The team follows precedent with the suspension settings that proved successful in 2018

    With regard to the Yaris WRC’s suspension, the team basically followed precedent with last year’s package and settings, as Tänak and the other drivers had driven with confidence in the car’s handling. Of course, team engineers had prepared new settings with the expectation of making further improvements. In the end, however, the 2018 setup provided superior balance, and the team opted not to make changes for the sake of change. Driver confidence is of the utmost importance during rallies, since the conditions of both corners and road surfaces are constantly changing. Even if a setup provides maximal performance for a short time, time improvements cannot be expected if the car is difficult to control; there is also a heightened possibility that this will lead to driving errors. When it comes to handling, the most important thing is that drivers can drive in a relaxed manner—and, as far as Finland was concerned, the 2018 setup guaranteed this. For this reason, the team deliberately chose not to make significant changes.

    The three Yaris WRCs engage in a tense battle for the rally lead

    The team started Rally Finland fully prepared, and the efforts of both the team and its drivers were rewarded early on. The genuine forest stages began on August 2. On the day’s first stage—SS2—Jari-Matti Latvala recorded the fastest time; on SS3, Kris Meeke went fastest, with Latvala quickest again on SS4. From the start, the speed of the Yaris WRC stood out. As championship leader, Tänak had the disadvantage of starting first in the running order; nevertheless, his times were consistently among the best, and he led the rally standings by the end of SS2. He then went fastest on SS5—a superb start to his Rally Finland.

    The road surfaces had deteriorated by the time of the day’s afternoon reruns, and Tänak lost a little speed. Latvala, on the other hand, redoubled his efforts and set the fastest time in three out of the afternoon’s five stages. The battle for the rally lead between the two teammates was fierce, but it was Latvala who ended the day on top. Although Meeke only won one stage, he reliably set a succession of fast times to finish in second overall, 1.2 seconds behind Latvala. Tänak completed the day’s stages in fourth in the rally standings, with a gap of just 0.2 seconds to his rival in third. In fact, since the gap between Tänak in fourth and Latvala in first was only 2.6 seconds, all three Yaris WRCs ended the day in positions from which they could aim for the podium.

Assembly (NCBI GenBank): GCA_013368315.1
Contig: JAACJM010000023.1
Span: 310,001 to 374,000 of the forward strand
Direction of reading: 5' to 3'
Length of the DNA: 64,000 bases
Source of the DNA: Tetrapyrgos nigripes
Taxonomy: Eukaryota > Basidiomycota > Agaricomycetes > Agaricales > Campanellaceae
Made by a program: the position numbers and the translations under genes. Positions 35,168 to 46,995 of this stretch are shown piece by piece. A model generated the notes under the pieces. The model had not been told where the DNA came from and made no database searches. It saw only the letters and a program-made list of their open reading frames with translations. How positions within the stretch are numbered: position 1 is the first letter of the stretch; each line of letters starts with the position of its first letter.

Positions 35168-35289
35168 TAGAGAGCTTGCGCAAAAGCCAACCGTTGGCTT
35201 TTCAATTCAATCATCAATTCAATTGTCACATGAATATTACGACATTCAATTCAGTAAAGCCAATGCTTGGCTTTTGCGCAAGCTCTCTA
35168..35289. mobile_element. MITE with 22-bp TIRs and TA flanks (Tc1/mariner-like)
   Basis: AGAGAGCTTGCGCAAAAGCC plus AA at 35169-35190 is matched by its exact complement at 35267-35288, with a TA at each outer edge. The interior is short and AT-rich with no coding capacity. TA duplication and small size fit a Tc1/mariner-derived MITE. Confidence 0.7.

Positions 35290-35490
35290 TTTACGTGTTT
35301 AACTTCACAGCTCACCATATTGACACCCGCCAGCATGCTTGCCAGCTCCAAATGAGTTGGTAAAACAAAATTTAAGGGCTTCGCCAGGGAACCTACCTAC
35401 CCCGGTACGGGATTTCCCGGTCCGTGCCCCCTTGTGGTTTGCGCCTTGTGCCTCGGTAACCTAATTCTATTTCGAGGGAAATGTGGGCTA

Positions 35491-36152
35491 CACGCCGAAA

Tänak takes the rally lead, but his teammates go off course and collide with rocks

    On August 3, Tänak was no longer disadvantaged by his position in the running order and showed increased speed. He went fastest on the opening SS12 and assumed the rally lead. However, it was Meeke who was quickest on SS13, and Latvala reclaimed the rally lead with the second fastest stage time. The gap between Latvala in first and Tänak in second was 0.2 seconds. Meeke, in third, was just 0.6 seconds behind Latvala as well—the battle for first was extremely tight, and the tension made the rally incredibly exciting.